Master Singers (Ger. Meutertanger), a class of minstrels who flourished in Germany during the 14th, 15th, and 16th centuries. They were generally of burgher extraction, and in the reign of the emperor Charles IV. were formed into regular corporations, for admission to which a course of apprenticeship was required. Their chief seats were the imperial cities, and they flourished most at Nuremberg. The compositions of the members, consisting chiefly of devotional and Scriptural pieces, were subjected to a peculiar code of laws, and the main faults to be avoided, 32 in number, were distinguished by particular names. At public contests in Nuremberg, a board of four judges, called Merkcr, sat to hear the poems recited or sung, and mark the faults in each. The first compared the recitation with the text of the Bible lying before him, the second criticised the prosody, the third the rhymes, and the fourth the tunes. He who had the fewest marks received the prize, and the successful competitors were thereupon permitted to receive apprentices. These corporations began to decline in the 17th century, and have been succeeded in modern times by the Licderkranzt, Sanger-bunde, and other singing societies.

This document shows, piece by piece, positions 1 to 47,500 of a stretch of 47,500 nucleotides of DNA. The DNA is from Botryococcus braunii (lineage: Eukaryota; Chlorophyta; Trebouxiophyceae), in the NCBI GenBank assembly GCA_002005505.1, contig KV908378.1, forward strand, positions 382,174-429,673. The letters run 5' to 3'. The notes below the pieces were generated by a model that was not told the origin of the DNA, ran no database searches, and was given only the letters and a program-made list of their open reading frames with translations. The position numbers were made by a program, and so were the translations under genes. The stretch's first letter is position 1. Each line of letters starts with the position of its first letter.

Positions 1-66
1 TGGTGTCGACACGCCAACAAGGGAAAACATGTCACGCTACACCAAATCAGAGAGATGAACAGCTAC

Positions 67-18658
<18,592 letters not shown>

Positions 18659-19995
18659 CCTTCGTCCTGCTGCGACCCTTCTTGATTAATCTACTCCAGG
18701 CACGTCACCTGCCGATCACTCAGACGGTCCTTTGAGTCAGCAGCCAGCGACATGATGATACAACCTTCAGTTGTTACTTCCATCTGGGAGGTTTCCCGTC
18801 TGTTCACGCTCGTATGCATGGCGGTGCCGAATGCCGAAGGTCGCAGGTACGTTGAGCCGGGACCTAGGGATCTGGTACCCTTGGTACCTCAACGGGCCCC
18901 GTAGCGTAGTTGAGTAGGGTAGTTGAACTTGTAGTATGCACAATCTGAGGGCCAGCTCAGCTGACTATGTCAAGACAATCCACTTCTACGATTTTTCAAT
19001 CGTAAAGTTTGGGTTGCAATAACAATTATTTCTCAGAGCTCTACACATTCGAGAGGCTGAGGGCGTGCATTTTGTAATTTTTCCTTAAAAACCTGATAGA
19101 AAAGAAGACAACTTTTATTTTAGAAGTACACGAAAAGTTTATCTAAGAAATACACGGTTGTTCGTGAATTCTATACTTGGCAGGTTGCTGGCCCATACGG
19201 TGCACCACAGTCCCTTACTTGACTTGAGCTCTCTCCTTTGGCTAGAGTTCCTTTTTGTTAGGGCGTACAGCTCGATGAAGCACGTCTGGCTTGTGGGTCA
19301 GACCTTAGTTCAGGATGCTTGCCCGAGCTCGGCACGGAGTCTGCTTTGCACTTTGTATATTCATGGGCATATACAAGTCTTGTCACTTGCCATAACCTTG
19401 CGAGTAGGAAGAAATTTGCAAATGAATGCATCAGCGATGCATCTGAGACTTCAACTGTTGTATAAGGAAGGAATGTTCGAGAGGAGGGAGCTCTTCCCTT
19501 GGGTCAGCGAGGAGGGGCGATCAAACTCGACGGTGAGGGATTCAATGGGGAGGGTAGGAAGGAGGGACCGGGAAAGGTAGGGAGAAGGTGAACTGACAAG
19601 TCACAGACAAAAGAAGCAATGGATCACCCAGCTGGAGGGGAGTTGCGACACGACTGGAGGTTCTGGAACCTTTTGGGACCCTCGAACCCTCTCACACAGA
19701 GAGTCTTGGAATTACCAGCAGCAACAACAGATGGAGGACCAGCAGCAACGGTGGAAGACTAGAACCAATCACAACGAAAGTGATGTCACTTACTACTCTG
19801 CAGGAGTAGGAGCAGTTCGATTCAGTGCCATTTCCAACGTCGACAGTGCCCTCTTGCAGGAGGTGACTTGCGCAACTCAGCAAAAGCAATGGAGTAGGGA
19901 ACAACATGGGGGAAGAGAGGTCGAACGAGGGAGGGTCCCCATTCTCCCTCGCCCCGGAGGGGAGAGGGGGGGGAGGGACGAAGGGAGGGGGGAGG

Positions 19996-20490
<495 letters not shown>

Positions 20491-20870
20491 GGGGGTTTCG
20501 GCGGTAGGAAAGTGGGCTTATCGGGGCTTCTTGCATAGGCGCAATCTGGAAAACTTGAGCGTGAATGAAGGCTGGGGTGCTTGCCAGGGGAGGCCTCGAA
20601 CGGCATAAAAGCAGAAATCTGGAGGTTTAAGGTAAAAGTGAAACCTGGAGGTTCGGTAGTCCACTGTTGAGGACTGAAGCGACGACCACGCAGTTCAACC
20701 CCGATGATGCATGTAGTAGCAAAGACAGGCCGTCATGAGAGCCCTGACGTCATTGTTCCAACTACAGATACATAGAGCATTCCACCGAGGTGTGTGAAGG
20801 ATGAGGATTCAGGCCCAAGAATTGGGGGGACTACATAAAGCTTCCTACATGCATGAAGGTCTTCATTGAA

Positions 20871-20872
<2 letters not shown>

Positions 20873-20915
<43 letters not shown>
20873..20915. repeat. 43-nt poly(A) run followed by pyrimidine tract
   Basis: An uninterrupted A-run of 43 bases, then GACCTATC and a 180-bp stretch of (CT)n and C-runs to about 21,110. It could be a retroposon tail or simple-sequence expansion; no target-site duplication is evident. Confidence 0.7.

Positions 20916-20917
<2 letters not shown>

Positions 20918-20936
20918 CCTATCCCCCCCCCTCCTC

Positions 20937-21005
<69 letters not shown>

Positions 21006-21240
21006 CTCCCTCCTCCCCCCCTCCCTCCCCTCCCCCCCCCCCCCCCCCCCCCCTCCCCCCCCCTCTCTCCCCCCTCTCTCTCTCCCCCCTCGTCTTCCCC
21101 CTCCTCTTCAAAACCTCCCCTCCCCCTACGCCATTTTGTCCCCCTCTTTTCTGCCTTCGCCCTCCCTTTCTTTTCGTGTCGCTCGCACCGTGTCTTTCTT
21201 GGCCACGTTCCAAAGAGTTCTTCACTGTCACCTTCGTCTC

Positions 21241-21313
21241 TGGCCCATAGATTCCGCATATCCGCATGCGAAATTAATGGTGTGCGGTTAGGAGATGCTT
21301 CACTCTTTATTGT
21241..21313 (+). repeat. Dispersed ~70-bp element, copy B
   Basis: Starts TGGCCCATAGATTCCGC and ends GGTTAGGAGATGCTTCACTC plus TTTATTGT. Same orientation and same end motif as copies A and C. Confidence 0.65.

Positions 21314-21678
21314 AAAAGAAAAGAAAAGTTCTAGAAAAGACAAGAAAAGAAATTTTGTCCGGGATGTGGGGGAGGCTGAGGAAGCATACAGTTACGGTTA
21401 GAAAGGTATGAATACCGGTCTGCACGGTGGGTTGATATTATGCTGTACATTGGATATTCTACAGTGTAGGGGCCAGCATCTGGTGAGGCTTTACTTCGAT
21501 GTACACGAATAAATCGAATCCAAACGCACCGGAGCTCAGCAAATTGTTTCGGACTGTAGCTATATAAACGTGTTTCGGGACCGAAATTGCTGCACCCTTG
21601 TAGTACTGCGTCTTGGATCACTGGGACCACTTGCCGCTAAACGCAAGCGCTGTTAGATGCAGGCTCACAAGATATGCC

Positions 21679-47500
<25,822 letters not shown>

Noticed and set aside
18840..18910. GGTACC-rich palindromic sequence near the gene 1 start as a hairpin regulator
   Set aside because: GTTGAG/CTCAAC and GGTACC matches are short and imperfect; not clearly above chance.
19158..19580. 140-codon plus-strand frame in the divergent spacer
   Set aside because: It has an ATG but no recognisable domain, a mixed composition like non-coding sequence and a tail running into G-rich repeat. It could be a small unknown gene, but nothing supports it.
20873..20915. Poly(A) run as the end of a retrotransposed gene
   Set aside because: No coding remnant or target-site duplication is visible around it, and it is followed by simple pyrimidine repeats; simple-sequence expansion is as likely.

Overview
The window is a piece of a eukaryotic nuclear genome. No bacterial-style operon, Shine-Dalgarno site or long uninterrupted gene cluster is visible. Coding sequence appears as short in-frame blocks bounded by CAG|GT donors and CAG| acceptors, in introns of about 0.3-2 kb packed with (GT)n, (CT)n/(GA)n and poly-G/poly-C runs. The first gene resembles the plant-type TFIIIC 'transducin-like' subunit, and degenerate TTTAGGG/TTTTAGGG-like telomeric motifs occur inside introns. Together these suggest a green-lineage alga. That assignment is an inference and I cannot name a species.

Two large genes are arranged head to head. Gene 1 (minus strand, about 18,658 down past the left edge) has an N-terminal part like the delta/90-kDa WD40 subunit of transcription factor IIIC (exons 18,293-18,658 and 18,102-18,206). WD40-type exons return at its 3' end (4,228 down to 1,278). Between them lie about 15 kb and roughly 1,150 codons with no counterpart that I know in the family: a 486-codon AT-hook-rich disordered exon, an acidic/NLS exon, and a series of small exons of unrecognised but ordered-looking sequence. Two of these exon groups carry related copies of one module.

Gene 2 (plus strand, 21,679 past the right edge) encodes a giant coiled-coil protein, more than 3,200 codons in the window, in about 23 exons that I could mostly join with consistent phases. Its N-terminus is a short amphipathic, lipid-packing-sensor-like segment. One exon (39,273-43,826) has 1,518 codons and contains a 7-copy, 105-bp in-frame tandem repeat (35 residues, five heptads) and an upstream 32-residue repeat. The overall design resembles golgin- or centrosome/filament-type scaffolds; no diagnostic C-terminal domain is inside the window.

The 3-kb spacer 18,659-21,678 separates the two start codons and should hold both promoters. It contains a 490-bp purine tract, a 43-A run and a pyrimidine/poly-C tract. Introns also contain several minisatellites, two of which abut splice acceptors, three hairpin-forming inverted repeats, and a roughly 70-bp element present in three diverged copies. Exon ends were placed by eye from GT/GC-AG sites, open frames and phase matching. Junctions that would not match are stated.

Among the most famous master singers were Hans Sachs, Muscatblut, and Michael Behaim.